In many histories, William Tecumseh Sherman was famous for two things: his Civil War record, and his famous comment rejecting any thought of political office (“If nominated I will not run; if elected I will not serve”). On Macedonia-2, however, he was offered the Princedom of Bulgaria, and for reasons still unclear, accepted. Thirty years later, the unlikely dynasty founded by him is subtly shifting European politics. Whether this will affect the general war scheduled for the next decade is up to either Infinity or Centrum.
Already-complex Central European politics are complicated by a transplanted American presence in the Balkans.
1878; the Treaty of Berlin confirms American general William T Sherman as Prince of Bulgaria. The merger of Bulgaria with Romania (1881) and Eastern Rumelia (1885), plus its annexation of Serbia (1886) created the Triple Monarchy, a growing power in the Balkans.
Austro-Hungarian Empire (Dictatorship, CR4), British Empire (Representative Democracy, CR4), German Empire (Dictatorship, CR4), Ottoman Empire (Dictatorship, CR5), Triple Monarchy (Representative Democracy, CR3)
Mana Level: Low
Infinity Class: P9
Centrum Zone: Yellow
Our American Monarch
It is unclear why Tecumseh I decided to take possession of a small Balkan country whose language he never learned to speak properly, but he proved to be exceptionally popular with his subjects. The American general’s linguistic problems had very fortunate results for his new country; being largely shut out of the political sphere, Prince Tecumseh concentrated on the military. Within two years Bulgaria’s armies were the best in the region, prompting Prince Karol of Romania (dealing with Russian intrigues not present in Homeline) to offer union with Bulgaria – and to declare Tecumseh’s son Philemon his own heir, as well. Now-King Tecumseh of the Double Monarchy took personal command of the combined Bulgarian and Romanian armies to decisively defeat the overconfident Serbian forces in the eponymous Bulgarian-Serbian War of 1885. Sherman had been diligent in training his army to the standards of the American army, with equipment to match. The existing Serbian monarch was sufficiently disgraced to be forced to abdicate the following year; annexation soon followed, mostly at the Serbians’ own impetus. The Double (soon Triple) Monarchy seemed powerful enough to hold off the Austro-Hungarian Empire, and its King was notorious for his willingness to defer domestic policy to the legislative branch.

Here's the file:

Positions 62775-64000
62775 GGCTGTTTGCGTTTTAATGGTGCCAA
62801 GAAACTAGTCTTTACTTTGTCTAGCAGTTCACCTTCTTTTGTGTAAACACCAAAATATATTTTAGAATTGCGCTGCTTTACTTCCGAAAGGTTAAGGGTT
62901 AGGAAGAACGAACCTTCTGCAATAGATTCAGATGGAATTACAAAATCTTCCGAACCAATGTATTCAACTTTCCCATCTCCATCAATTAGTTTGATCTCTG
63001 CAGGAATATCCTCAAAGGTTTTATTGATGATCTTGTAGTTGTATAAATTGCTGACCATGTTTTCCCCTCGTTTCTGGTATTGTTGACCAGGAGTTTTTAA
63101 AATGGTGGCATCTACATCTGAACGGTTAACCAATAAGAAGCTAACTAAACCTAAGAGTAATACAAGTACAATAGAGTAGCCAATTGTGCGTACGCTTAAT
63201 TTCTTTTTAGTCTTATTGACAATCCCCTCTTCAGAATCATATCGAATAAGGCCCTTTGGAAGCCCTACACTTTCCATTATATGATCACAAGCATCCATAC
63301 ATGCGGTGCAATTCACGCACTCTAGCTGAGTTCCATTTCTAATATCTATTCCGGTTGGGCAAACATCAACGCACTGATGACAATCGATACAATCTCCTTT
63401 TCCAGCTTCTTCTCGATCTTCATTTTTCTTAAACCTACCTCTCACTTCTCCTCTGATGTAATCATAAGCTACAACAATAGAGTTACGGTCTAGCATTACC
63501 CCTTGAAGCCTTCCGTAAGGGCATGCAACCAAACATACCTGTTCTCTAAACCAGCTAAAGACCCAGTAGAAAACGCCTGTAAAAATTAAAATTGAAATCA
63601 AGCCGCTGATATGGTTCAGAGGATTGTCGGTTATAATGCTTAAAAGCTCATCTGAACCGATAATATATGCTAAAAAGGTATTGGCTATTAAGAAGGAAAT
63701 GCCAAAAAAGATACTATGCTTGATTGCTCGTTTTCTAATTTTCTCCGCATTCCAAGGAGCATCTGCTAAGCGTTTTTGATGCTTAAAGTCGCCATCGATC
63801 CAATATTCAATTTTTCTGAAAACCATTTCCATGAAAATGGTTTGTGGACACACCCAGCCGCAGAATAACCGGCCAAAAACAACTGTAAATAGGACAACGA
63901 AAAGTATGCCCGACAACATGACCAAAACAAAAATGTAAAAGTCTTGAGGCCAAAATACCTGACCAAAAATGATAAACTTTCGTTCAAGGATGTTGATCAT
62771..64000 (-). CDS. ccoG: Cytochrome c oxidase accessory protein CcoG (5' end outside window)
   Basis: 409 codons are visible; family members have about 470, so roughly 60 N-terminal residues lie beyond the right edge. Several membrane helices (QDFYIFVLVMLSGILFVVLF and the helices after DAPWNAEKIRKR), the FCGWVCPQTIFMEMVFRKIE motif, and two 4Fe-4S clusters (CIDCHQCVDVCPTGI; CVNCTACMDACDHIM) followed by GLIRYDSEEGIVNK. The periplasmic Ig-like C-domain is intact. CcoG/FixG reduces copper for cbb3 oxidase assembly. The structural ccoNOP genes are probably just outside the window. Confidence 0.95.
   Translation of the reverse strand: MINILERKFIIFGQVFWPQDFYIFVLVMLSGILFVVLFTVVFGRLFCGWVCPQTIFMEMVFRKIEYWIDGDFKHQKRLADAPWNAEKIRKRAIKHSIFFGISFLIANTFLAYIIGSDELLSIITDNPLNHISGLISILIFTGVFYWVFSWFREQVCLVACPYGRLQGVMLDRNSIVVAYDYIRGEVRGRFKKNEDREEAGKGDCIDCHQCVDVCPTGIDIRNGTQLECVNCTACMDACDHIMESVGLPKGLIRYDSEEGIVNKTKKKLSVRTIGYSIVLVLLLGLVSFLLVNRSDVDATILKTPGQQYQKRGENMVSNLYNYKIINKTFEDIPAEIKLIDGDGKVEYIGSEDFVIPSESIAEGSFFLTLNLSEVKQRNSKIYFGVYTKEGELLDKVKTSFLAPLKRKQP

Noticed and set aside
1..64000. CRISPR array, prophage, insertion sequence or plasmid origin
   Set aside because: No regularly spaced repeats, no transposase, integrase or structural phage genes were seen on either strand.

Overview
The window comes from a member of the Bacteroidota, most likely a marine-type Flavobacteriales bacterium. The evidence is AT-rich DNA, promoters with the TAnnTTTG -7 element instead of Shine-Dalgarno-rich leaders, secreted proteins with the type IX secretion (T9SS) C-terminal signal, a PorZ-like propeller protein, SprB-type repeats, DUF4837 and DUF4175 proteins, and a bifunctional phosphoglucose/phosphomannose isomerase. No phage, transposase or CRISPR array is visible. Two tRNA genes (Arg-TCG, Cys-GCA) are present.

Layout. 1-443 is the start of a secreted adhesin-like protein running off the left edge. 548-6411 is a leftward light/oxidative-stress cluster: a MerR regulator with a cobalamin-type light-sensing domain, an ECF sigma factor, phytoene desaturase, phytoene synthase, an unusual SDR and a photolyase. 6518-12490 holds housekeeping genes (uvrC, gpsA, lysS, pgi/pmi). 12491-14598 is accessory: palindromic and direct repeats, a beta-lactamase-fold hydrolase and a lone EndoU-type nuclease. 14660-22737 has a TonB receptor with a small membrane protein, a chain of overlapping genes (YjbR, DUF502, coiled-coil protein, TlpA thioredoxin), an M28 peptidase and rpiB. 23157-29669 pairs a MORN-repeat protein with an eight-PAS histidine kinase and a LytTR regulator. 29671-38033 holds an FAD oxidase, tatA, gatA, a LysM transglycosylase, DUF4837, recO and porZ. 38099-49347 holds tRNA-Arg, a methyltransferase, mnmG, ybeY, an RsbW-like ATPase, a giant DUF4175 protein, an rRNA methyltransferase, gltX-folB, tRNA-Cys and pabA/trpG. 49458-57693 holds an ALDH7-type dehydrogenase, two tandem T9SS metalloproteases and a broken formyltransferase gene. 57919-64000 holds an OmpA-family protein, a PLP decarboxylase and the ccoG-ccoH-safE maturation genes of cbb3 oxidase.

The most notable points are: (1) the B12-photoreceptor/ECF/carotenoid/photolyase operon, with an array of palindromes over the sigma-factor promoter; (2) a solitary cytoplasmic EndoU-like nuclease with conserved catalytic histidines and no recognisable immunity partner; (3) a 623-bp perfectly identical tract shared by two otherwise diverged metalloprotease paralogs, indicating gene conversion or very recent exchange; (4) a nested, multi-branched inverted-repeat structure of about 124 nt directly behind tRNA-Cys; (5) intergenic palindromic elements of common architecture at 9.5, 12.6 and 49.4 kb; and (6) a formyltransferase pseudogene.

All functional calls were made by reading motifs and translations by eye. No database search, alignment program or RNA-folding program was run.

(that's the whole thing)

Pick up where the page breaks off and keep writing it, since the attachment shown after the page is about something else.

Tecumseh’s son Philemon I (an older son was disqualified doubly, being both a Roman Catholic and a Jesuit) was crowned in 1891. While not the military genius that his father was, he has been a highly credible domestic leader, and pivotal in the ongoing integration of what were three largely distinct countries and cultures into a pan-Slavic constitutional monarchy. Unfortunately, the Serbians are adamant in their opposition to the proposed Austrian annexation of Bosnia-Herzegovina, the Bulgarians are pushing for the dividing the remainder of the Ottoman holdings in Macedonia with Greece and the Romanian Prince Karol (the second noble in the Triple Kingdom after the King) is actively working towards stronger relations with the German Reich. In other words, the mere existence of the Triple Monarchy threatens to undermine the stability of the pact uniting the Central Powers.
The rest of the world remains almost unchanged from the equivalent point in Homeline’s, with the increasingly important exception of the United States. There has been a steady stream of revenue and adventurers flowing into the Balkans from America, attracted by favorable trade concessions and employment opportunities. British investment lagged behind, but recent Continental tensions have made the Triple Kingdom attractive as a possible counterweight to the Austrians and Germans. The net result has been increased American involvement in European affairs: in 1905, President Theodore Roosevelt proposed a continental conference to settle Central European issues (as opposed to his mediation of the Russo-Japanese War in Homeline, which spluttered out on its own). This conference will be held in Prague later in the year; it proposes to be a very complicated, very raucous affair.
This world was classified as an echo at first, as both the low probability and type of its divergence point and its Quantum suggested active intervention by Centrum. This possibility was discounted about a decade or so ago, when Centrum actually stumbled across the timeline. The timeline is not heavily contested by either side, permitting a discreet amount of tourism.
Interestingly, both Infinity and Centrum seem to be working against a general European war in the next decade. The I-Cops’ working assumption is that Centrum is not acting humanitarianly, but is instead engaged in a long-term pragmatic exercise to create an English-speaking regional power in Central Europe which would allow them to infiltrate the continent properly. There is some indication that Interworld personnel have exactly the same opinion about their rivals’ goals.
The Macedonia designation is resolved for significant changes in the Balkans from about 1800 AD on. There are only three timelines known at this time. Both Macedonia-1 (Q4, current year 1958 AD) and Macedonia-3 (Q5, current year 1840 AD) diverged in 1824 with the survival of Lord Bryon. In both timelines he went on to become King of Greece, and is in fact still King in both, despite the century difference; Macedonia-1’s Byron is also a vampire. Despite the differences in mana levels (Macedonia-1’s level is regular; Macedonia-3’s is none) the broad outlines of both Byron’s rule match up, at least to 1840. Infinity’s researchers are attempting to determine whether there is a connection.
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